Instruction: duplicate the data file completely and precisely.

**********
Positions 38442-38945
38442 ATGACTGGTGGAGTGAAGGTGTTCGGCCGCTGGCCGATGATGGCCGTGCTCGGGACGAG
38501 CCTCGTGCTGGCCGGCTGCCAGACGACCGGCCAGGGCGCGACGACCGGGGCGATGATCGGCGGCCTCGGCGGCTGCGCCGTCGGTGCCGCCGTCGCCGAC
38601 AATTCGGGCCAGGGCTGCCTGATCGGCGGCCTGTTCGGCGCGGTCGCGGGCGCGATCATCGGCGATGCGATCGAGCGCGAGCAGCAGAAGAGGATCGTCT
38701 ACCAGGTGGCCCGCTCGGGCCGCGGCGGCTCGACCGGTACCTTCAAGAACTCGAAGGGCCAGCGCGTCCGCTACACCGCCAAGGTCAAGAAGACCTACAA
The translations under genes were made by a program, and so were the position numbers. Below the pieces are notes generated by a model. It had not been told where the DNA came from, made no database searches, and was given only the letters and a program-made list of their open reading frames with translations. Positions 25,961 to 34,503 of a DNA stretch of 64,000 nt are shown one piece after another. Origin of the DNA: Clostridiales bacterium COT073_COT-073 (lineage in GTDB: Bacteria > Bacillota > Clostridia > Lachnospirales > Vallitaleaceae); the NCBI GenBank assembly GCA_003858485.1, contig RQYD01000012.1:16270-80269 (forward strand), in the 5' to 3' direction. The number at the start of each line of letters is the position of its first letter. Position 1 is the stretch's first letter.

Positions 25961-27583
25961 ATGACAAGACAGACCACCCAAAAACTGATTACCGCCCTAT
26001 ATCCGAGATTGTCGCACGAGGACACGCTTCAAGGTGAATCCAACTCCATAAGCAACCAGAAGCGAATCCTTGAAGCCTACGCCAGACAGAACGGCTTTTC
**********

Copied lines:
Positions 38442-38945
38442 ATGACTGGTGGAGTGAAGGTGTTCGGCCGCTGGCCGATGATGGCCGTGCTCGGGACGAG
38501 CCTCGTGCTGGCCGGCTGCCAGACGACCGGCCAGGGCGCGACGACCGGGGCGATGATCGGCGGCCTCGGCGGCTGCGCCGTCGGTGCCGCCGTCGCCGAC
38601 AATTCGGGCCAGGGCTGCCTGATCGGCGGCCTGTTCGGCGCGGTCGCGGGCGCGATCATCGGCGATGCGATCGAGCGCGAGCAGCAGAAGAGGATCGTCT
38701 ACCAGGTGGCCCGCTCGGGCCGCGGCGGCTCGACCGGTACCTTCAAGAACTCGAAGGGCCAGCGCGTCCGCTACACCGCCAAGGTCAAGAAGACCTACAA
The translations under genes were made by a program, and so were the position numbers. Below the pieces are notes generated by a model. It had not been told where the DNA came from, made no database searches, and was given only the letters and a program-made list of their open reading frames with translations. Positions 25,961 to 34,503 of a DNA stretch of 64,000 nt are shown one piece after another. Origin of the DNA: Clostridiales bacterium COT073_COT-073 (lineage in GTDB: Bacteria > Bacillota > Clostridia > Lachnospirales > Vallitaleaceae); the NCBI GenBank assembly GCA_003858485.1, contig RQYD01000012.1:16270-80269 (forward strand), in the 5' to 3' direction. The number at the start of each line of letters is the position of its first letter. Position 1 is the stretch's first letter.

Positions 25961-27583
25961 ATGACAAGACAGACCACCCAAAAACTGATTACCGCCCTAT
26001 ATCCGAGATTGTCGCACGAGGACACGCTTCAAGGTGAATCCAACTCCATAAGCAACCAGAAGCGAATCCTTGAAGCCTACGCCAGACAGAACGGCTTTTC